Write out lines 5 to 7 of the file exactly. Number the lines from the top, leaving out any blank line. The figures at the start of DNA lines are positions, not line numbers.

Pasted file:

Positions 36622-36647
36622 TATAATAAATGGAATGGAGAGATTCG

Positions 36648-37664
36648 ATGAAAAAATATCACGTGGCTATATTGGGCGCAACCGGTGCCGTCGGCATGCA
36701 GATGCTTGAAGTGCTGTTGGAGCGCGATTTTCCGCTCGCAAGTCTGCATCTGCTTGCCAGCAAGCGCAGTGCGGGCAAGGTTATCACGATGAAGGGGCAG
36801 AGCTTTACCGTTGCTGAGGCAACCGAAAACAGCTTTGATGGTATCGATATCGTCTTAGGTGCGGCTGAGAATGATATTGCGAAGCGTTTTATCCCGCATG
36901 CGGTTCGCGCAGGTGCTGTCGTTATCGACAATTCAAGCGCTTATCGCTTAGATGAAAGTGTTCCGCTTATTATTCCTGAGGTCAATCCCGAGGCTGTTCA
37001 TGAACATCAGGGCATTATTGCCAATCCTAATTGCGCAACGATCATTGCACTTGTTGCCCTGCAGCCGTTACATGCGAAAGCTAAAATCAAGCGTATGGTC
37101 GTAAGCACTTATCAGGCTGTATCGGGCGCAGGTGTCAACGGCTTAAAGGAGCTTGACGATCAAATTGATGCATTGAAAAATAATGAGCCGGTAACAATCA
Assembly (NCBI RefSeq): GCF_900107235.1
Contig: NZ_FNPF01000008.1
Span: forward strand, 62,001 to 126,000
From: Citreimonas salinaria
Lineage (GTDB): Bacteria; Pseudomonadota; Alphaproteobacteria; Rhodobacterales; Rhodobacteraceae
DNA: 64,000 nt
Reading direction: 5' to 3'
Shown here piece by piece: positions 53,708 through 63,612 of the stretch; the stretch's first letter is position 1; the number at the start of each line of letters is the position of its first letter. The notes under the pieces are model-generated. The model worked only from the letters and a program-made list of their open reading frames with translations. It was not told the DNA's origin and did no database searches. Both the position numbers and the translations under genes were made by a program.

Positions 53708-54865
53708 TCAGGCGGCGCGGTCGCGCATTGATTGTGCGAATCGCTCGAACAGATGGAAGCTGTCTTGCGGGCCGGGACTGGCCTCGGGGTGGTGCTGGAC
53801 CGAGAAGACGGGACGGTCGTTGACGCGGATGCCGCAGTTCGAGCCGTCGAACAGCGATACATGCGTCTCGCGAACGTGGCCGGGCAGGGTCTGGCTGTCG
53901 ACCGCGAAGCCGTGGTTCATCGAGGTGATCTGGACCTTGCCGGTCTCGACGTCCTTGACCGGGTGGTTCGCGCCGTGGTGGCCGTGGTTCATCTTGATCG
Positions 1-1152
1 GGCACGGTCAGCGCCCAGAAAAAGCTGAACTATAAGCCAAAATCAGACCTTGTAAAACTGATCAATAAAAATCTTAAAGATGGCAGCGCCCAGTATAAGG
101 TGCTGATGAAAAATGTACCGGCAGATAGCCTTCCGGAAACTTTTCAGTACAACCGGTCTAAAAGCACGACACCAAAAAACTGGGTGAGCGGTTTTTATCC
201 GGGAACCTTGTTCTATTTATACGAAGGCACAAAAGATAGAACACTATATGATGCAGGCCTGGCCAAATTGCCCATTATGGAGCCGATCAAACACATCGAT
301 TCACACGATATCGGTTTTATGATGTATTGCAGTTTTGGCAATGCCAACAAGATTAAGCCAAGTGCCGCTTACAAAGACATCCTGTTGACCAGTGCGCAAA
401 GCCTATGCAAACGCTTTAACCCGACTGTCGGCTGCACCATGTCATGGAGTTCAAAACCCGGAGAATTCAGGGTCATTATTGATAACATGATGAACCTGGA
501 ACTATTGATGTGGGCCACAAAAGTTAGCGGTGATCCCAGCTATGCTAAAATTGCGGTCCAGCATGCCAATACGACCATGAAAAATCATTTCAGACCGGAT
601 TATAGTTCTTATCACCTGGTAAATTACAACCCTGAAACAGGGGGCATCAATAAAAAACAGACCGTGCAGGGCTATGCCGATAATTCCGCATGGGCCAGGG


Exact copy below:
36701 GATGCTTGAAGTGCTGTTGGAGCGCGATTTTCCGCTCGCAAGTCTGCATCTGCTTGCCAGCAAGCGCAGTGCGGGCAAGGTTATCACGATGAAGGGGCAG
36801 AGCTTTACCGTTGCTGAGGCAACCGAAAACAGCTTTGATGGTATCGATATCGTCTTAGGTGCGGCTGAGAATGATATTGCGAAGCGTTTTATCCCGCATG
36901 CGGTTCGCGCAGGTGCTGTCGTTATCGACAATTCAAGCGCTTATCGCTTAGATGAAAGTGTTCCGCTTATTATTCCTGAGGTCAATCCCGAGGCTGTTCA